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Precision Tuning of Silicon Nanophotonic Devices through Post-Fabrication Processes

This thesis investigates ways of improving the performance of fundamental silicon nanophotonic devices through post-fabrication processes. These devices include numerous optical resonator designs as well as slow-light waveguides. Optical resonators are used to confine photons both spatially and temporally. In recent years, there has been much research, both theoretical and experimental, into improving the design of optical resonators. Improving these devices through fabrication processes has generally been less studied. Optical waveguides are used to guide the flow of photons over chip-level distances. Slow-light waveguides have also been studied by many research groups in recent years and can applied to an increasingly wide-range of applications. The work can be divided into several parts: Chapter 1 is an introduction to the field of silicon photonics as well as an overview of the fabrication, experimental and computational techniques used throughout this work. Chapters 2, 3 and 4 describe our investigations into the precision tuning of nanophotonic devices using laser-assisted oxidation and atomic layer deposition. Chapters 5 and 6 describe our investigations into improving the sidewall roughness of silicon photonic devices using hydrogen annealing and excimer laser induced melting. Finally, Chapter 7 describes our investigations into the nonlinear properties of lead chalcogenide nanocrystals.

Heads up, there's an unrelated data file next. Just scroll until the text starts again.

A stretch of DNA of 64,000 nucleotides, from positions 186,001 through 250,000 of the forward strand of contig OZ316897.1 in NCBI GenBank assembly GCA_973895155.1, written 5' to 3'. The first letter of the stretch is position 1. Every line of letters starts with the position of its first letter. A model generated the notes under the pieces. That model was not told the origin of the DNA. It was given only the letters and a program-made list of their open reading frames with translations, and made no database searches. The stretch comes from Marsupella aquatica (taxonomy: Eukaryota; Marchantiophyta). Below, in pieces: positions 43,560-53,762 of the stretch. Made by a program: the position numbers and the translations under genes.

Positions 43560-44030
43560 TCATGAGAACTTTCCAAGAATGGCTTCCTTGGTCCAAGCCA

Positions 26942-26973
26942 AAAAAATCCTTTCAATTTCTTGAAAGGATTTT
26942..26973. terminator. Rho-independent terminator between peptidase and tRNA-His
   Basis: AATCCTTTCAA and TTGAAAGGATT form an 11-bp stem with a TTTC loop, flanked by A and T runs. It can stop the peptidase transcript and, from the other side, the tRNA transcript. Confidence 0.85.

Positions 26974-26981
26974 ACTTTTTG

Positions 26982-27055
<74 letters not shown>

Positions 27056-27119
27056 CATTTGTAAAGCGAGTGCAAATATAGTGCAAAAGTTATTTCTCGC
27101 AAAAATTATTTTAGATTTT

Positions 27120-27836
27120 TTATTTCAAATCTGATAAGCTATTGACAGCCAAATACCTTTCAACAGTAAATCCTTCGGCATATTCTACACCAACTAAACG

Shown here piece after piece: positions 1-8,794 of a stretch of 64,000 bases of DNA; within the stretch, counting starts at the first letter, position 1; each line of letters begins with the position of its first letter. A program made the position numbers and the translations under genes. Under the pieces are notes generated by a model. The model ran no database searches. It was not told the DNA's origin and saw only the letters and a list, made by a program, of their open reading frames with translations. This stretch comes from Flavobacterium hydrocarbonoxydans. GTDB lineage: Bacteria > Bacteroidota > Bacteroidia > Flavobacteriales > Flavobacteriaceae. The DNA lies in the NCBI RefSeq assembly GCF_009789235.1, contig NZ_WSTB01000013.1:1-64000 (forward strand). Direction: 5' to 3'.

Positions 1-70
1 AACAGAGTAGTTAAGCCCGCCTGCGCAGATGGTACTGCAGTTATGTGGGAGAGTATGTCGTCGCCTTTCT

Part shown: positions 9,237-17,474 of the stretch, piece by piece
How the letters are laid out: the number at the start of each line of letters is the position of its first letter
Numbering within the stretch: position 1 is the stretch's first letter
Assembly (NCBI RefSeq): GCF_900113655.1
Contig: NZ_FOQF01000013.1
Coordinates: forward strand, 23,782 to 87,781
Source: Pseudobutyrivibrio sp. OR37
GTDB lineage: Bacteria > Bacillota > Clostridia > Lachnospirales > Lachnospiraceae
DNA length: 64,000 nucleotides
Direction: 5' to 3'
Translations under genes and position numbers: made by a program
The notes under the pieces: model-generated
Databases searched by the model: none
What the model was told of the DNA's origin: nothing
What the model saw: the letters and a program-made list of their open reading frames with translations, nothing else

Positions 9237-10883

Date January 2011
CreatorsChen, Charlton J.
Source SetsColumbia University
Detected LanguageEnglish

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